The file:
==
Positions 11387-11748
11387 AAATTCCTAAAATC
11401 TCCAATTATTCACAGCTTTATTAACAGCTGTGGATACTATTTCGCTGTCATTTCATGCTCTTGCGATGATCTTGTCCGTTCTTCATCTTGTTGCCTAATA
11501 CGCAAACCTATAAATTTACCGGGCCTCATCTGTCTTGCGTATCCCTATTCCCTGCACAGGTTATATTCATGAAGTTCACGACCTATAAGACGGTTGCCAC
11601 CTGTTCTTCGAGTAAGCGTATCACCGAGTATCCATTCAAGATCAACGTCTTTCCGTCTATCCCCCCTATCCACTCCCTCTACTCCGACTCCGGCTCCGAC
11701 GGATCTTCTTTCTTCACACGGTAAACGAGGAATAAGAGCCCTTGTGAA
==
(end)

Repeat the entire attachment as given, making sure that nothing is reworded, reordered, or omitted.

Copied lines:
Positions 11387-11748
11387 AAATTCCTAAAATC
11401 TCCAATTATTCACAGCTTTATTAACAGCTGTGGATACTATTTCGCTGTCATTTCATGCTCTTGCGATGATCTTGTCCGTTCTTCATCTTGTTGCCTAATA
11501 CGCAAACCTATAAATTTACCGGGCCTCATCTGTCTTGCGTATCCCTATTCCCTGCACAGGTTATATTCATGAAGTTCACGACCTATAAGACGGTTGCCAC
11601 CTGTTCTTCGAGTAAGCGTATCACCGAGTATCCATTCAAGATCAACGTCTTTCCGTCTATCCCCCCTATCCACTCCCTCTACTCCGACTCCGGCTCCGAC
11701 GGATCTTCTTTCTTCACACGGTAAACGAGGAATAAGAGCCCTTGTGAA